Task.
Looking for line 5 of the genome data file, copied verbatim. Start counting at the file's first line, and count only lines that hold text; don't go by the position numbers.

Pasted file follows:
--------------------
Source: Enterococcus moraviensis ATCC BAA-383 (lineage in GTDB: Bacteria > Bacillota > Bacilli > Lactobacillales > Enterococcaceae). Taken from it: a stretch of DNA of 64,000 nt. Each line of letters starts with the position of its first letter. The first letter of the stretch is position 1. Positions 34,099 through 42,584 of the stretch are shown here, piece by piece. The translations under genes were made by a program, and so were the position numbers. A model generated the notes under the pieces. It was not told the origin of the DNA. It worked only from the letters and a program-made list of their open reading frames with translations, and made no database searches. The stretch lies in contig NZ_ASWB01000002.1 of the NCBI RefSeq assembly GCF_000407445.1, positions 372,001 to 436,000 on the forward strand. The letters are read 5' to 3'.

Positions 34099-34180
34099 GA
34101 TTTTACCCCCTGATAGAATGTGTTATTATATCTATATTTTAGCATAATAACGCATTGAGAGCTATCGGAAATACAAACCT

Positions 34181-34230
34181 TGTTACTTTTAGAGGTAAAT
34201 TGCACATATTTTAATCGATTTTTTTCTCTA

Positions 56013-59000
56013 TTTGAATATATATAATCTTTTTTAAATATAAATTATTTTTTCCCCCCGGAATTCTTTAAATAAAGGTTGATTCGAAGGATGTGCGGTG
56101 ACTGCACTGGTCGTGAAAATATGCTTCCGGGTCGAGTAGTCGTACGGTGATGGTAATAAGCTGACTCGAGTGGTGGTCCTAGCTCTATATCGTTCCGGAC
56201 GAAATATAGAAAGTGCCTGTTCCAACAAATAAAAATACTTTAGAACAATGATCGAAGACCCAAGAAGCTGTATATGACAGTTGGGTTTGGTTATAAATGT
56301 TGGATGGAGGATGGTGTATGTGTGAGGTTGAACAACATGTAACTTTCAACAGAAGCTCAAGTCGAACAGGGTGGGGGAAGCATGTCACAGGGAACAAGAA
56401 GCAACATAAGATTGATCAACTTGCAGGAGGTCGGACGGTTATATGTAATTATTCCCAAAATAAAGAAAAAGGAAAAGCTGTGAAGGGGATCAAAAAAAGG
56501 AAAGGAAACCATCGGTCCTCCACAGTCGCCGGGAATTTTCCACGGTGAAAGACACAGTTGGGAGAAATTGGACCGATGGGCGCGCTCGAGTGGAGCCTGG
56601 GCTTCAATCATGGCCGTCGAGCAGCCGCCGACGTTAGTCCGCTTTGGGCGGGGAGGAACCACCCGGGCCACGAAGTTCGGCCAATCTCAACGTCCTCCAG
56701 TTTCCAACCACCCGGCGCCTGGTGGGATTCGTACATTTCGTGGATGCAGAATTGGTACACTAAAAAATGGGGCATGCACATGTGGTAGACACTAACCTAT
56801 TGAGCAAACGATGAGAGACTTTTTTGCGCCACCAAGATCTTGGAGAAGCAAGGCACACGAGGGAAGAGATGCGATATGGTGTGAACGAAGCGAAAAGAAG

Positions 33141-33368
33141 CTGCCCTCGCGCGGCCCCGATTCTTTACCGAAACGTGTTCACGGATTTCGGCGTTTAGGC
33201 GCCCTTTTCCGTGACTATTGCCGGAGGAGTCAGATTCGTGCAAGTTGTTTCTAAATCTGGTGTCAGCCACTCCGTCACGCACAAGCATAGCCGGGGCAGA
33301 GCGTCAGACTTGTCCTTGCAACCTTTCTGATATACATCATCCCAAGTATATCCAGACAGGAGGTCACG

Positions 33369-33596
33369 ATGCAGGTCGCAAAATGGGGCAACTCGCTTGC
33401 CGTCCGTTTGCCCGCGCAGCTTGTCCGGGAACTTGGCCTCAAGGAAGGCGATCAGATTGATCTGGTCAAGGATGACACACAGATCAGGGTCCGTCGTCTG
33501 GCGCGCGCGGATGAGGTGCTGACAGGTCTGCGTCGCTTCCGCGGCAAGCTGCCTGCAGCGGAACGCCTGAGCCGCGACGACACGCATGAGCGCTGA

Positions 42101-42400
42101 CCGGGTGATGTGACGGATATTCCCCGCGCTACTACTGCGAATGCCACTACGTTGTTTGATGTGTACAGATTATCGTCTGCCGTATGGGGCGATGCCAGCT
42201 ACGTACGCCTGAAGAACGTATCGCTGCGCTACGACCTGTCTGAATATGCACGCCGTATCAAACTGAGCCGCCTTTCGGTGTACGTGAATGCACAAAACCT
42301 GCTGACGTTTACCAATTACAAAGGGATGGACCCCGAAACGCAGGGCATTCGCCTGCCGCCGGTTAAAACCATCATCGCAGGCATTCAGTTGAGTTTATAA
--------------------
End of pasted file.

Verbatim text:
Positions 34181-34230